Explore No More

If it wasn't clear by now, the Hyundai Palisade wins this comparison. The new Explorer should be lauded for its return to a rear-drive platform, and its powertrain is slightly better than that of its competitor, but a cost-cutting interior and lack of innovation through thoughtful user-friendly features holds it back.

Though it's not as efficient or as powerful as the Explorer, Hyundai's first fully baked entry into the three-row market should be considered a success.

2020 Ford Explorer XLT2020 Hyundai Palisade HTRAC (Limited)
DRIVETRAIN LAYOUTFront-engine, RWDFront-engine, AWD
ENGINE TYPETurbocharged I-4, alum block/head60-deg V-6, alum block/heads
VALVETRAINDOHC, 4 valves/cylDOHC, 4 valves/cyl
DISPLACEMENT138.1 cu in/2,264 cc230.5 cu in/3,778 cc
COMPRESSION RATIO10.0:113.0:1
POWER (SAE NET)300 hp @ 5,500 rpm291 hp @ 6,000 rpm
TORQUE (SAE NET)310 lb-ft @ 3,500 rpm262 lb-ft @ 5,200 rpm
REDLINE6,500 rpm6,750 rpm
WEIGHT TO POWER14.6 lb/hp15.3 lb/hp
TRANSMISSION10-speed automatic8-speed automatic
AXLE/FINAL-DRIVE RATIO3.58:1/2.58:13.65:1/2.36:1
SUSPENSION, FRONT; REARStruts, coil springs, anti-roll bar; multilink, coil springs, anti-roll barStruts, coil springs, anti-roll bar; multilink, coil springs, anti-roll bar
STEERING RATIO16.5:115.6:1
TURNS LOCK-TO-LOCK3.12.8
BRAKES, F; R13.6-in vented disc; 12.6-in disc, ABS13.4-in vented disc; 12.0-in disc, ABS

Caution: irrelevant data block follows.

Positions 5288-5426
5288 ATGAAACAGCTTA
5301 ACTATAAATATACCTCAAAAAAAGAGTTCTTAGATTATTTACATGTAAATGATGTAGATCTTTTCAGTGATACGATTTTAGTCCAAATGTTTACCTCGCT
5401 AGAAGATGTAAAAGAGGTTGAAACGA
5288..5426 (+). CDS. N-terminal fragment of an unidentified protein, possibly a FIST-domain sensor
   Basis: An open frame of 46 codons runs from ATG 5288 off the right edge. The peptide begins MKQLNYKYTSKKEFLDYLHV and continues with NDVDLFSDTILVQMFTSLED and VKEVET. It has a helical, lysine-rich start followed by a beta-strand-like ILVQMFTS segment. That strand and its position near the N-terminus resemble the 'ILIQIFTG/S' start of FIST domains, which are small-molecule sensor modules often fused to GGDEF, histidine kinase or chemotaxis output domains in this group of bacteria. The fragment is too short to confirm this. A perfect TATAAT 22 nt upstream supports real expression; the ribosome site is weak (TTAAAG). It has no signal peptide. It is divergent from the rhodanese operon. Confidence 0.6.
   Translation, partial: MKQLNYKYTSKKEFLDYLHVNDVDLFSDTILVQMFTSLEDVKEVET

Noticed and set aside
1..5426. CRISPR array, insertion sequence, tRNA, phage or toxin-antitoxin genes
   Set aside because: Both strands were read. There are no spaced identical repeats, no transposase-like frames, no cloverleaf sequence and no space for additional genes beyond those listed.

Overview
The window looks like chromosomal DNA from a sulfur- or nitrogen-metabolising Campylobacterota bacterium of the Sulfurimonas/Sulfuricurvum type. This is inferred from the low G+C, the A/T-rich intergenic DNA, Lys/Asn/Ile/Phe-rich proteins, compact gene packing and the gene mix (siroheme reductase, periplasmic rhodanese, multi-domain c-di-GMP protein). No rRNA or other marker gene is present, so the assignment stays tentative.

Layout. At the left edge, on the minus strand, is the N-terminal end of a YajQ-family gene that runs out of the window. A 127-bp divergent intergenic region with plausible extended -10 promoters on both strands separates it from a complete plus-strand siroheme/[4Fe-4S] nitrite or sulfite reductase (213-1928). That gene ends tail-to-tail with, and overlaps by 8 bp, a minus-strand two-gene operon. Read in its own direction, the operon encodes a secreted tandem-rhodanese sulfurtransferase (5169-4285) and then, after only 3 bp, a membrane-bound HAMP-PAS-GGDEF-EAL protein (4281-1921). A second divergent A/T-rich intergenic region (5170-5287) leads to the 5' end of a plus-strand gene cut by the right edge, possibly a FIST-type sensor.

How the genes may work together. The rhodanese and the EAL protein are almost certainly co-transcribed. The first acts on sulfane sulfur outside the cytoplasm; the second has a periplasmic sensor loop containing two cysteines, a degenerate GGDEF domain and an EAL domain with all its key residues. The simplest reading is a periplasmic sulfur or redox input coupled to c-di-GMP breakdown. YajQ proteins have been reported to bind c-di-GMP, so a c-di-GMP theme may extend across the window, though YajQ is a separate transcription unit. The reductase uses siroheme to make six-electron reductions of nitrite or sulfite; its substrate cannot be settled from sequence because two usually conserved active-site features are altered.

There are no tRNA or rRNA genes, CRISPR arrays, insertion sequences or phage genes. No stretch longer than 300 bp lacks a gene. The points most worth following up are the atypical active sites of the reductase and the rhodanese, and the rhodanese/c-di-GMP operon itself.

WHEELS8.5 x 20-in cast aluminum7.5 x 20-in cast aluminum
TIRES255/55R20 107H M+S Pirelli Scorpion Zero All Season245/50R20 102V M+S Bridgestone Dueler H/P Sport AS
DIMENSIONS
WHEELBASE119.1 in114.2 in
TRACK, F/R66.9/66.9 in67.2/67.6 in
LENGTH x WIDTH x HEIGHT198.8 x 78.9 x 69.9 in196.1 x 77.8 x 68.9 in
GROUND CLEARANCE7.9 in7.9 in
APPRCH/DEPART ANGLE20.1/22.0 deg18.5/21.2 deg
TURNING CIRCLE38.7 ft38.7 ft
CURB WEIGHT4,367 lb4,459 lb
WEIGHT DIST, F/R50/50%56/44%
TOWING CAPACITY5,300 lb5,000 lb
SEATING CAPACITY67
HEADROOM, F/M/R40.7/40.5/38.9 in39.3/38.3/37.2 in
LEGROOM, F/M/R43.0/39.0/32.2 in44.1/42.4/31.4 in
SHOULDER ROOM, F/M/R61.8/61.9/54.6 in61.2/60.8/55.2 in
CARGO VOLUME, BEH F/M/R87.8/47.9/18.2 cu ft86.4/45.8/18.0 cu ft
TEST DATA
ACCELERATION TO MPH
0-302.2 sec2.5 sec
0-403.53.8
0-505.05.1
0-606.87.1
0-709.19.1
0-8011.811.3
0-9015.514.5
0-100
PASSING, 45-65 MPH3.63.7
QUARTER MILE15.3 sec @ 89.6 mph15.3 sec @ 89.1 mph
BRAKING, 60-0 MPH121 ft129 ft
LATERAL ACCELERATION0.81 g (avg)0.74 g (avg)